Profit is still the most relevant figure year on year for comparative purposes and you will notice I said above that depreciation should be added back to give a truer indication of operating performance. You must have missed that bit......
 
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Cash flow includes one off major capital and financing transactions, so does not give as reliable an indication of trading performance as profit. Even the operating element of cashflow includes the settlement of debtors and creditors from other periods, so does not give as reliable an indication of performance in the twelve month period in question as the P&L.

Cash flow is most useful in assessing whether a business will go bump in the short or medium term; the P&L gives a better indication of trading performance over a number of years.
 
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Just looking at profits is not strictly relevant though obviously it gives an indication. Losses down from almost £2m to £613k is the headline number but for example depreciation was £250k which is effectively only a book entry especially considering that PP and the other owned land has not been revalued since 1987 so we are depreciating PP by 2% every year even though it will be worth millions more now than it was then....Total value of the assets is only £6.3m which includes £2.4m spent on improvements to the training ground.
Better to look at cashflow....
Cashflow from Operations ie day to day business was £320k positive compared with £753k outflow the prior year so that is a £1.07m improvement in trading cashflow....
There were £1.2m of loans secured on the club's assets - reduced by £500k since the date of the accounts which was June 2019 - that was I believe the final instalment due to Peter Johnson.
Football income more than doubled - reflecting being back in the Football League.
All in all given, the accounts are short form all we can say is that after being decimated during the NL days MP has turned the finances round. The club is now valued at £14m based on the Santini investment and there is little debt.
The trick now will be to mitigate the impacts of relegation - don't forget these accounts are for the year to June 2019 so there is nothing in here in respect of this season just ended when we could expect that trading would have been better still due more EFL money and bigger gates.... There is also no impact of the Santini investment since that did not come until later in 2019.
Thanks, ADD.
 

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Profit is still the most relevant figure year on year for comparative purposes and you will notice I said above that depreciation should be added back to give a truer indication of operating performance. You must have missed that bit......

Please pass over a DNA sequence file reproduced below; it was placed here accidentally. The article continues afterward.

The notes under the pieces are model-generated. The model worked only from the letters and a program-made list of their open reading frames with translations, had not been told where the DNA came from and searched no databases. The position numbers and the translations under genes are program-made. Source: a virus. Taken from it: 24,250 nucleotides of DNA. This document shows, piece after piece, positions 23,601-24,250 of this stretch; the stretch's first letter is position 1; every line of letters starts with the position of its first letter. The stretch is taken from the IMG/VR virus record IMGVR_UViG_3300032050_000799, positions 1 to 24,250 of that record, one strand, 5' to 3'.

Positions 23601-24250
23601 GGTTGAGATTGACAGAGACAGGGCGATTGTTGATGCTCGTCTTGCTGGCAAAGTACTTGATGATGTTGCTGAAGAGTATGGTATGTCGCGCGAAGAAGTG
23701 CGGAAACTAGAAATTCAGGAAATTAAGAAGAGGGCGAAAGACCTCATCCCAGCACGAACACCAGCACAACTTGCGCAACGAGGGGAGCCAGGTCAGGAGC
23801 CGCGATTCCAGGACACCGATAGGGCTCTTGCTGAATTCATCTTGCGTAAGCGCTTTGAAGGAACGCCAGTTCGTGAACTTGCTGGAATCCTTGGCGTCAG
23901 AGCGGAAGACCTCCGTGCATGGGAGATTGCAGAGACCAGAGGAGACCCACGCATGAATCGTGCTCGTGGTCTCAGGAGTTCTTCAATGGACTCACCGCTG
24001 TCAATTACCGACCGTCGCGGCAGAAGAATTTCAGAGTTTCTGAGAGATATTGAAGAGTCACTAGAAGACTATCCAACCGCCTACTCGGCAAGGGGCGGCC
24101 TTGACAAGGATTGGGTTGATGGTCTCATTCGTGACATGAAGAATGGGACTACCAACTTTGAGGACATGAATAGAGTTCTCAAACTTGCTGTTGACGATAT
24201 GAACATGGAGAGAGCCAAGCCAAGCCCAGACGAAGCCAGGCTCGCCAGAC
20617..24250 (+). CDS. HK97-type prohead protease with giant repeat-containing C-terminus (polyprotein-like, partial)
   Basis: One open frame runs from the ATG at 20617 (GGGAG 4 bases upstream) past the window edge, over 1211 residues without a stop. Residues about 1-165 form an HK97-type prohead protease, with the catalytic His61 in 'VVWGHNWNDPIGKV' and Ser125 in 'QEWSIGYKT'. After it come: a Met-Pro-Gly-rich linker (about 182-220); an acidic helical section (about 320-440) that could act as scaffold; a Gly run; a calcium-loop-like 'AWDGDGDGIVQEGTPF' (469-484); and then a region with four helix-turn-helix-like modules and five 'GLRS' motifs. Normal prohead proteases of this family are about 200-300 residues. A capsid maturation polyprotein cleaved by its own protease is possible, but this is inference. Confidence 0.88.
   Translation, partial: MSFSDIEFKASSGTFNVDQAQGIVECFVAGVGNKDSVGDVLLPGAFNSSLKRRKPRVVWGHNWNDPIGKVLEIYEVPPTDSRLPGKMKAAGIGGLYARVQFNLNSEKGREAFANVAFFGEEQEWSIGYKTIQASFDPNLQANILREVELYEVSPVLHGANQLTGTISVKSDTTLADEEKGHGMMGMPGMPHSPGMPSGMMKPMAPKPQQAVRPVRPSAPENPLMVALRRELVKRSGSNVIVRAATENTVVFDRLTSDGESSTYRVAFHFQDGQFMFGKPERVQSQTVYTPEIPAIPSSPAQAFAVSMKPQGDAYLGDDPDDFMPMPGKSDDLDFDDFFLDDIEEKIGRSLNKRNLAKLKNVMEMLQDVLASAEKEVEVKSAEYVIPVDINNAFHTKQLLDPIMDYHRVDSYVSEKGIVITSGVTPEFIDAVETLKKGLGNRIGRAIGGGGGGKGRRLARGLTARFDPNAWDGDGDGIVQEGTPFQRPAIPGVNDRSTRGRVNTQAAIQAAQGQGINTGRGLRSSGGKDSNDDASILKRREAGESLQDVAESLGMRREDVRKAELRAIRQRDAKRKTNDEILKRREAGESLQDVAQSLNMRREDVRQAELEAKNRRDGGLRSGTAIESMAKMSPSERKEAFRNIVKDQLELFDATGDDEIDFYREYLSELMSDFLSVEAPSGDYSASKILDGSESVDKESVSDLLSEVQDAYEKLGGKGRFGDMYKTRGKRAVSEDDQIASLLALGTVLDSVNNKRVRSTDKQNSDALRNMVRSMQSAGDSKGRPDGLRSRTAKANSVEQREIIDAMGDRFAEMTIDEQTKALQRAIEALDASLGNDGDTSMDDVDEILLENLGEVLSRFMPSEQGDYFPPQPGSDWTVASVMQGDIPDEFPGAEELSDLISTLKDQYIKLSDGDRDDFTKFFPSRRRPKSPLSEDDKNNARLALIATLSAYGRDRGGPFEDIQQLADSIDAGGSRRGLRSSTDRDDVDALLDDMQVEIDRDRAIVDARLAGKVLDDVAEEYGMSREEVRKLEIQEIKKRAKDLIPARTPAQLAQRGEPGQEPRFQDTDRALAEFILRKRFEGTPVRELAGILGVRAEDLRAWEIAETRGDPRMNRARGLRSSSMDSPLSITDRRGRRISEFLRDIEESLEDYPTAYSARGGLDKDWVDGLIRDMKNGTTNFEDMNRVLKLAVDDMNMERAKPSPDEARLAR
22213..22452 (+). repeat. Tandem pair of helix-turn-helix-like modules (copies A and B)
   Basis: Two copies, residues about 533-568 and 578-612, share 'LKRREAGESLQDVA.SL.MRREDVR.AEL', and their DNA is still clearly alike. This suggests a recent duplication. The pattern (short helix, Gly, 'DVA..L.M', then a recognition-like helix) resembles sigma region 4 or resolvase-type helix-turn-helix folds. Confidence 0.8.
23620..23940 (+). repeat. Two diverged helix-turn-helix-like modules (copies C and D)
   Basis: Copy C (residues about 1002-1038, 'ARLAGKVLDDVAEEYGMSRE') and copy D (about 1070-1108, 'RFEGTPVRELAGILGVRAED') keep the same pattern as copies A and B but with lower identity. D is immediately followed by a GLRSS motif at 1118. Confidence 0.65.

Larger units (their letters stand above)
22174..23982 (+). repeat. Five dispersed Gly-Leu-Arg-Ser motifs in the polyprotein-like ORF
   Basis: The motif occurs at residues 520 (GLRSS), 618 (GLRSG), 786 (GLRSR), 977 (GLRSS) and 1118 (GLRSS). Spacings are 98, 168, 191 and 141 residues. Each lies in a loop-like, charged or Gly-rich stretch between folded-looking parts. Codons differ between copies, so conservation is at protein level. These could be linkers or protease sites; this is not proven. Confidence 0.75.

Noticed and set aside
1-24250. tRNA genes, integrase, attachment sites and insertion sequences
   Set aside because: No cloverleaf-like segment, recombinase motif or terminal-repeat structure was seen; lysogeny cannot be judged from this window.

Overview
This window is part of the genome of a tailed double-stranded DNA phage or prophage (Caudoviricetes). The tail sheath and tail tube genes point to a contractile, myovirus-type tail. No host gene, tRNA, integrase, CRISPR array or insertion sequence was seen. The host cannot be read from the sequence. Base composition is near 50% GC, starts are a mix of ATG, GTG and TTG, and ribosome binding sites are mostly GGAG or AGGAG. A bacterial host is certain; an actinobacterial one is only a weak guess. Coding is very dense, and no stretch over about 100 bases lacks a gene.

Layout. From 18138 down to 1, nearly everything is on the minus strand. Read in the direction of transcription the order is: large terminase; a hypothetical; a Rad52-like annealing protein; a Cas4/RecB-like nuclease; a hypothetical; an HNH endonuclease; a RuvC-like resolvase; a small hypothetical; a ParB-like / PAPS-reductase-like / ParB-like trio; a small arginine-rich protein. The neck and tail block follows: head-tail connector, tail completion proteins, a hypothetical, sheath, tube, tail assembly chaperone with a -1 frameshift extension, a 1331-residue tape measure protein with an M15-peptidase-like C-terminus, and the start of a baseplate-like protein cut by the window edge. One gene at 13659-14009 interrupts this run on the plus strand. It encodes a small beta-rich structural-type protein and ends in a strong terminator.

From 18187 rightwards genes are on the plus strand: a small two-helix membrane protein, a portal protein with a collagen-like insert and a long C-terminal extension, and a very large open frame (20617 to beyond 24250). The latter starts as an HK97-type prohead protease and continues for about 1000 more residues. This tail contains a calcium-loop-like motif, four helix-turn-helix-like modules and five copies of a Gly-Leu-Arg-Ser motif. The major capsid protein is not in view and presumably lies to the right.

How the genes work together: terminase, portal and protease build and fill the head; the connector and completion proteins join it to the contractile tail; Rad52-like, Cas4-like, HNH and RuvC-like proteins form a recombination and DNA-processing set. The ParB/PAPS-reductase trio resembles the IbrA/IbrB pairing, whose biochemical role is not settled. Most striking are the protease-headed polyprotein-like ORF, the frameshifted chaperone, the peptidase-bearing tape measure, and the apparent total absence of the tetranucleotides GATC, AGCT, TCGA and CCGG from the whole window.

No I didn't miss that - I referred to it and pointed out we were depreciating an asset which is valued on a historical basis.
 
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No I didn't miss that - I referred to it and pointed out we were depreciating an asset which is valued on a historical basis.
I was referring to your comment that I had not mentioned adding back depreciation.

I had, in the first line of my initial post.
 

ADD

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Cash flow includes one off major capital and financing transactions, so does not give as reliable an indication of trading performance as profit. Even the operating element of cashflow includes the settlement of debtors and creditors from other periods, so does not give as reliable an indication of performance in the twelve month period in question as the P&L.

Cash flow is most useful in assessing whether a business will go bump in the short or medium term; the P&L gives a better indication of trading performance over a number of years.
I specifically referenced cash from operations and the numbers I quoted were those numbers. Cash from Operations DOES NOT INCLUDE capex or financing so it reflects true trading performance. Debtors and creditor adjustments do yes impact but if you have a look at our accounts you can see that there is no significant relative movement in those.

Companies do not go bust due to a lack of profits - we have after all £5.5m of retained losses. Companies go bust due to a lack of cash when they can't pay their bills and when other companies stop supplying them.
 

ADD

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I was referring to your comment that I had not mentioned adding back depreciation.

I had, in the first line of my initial post.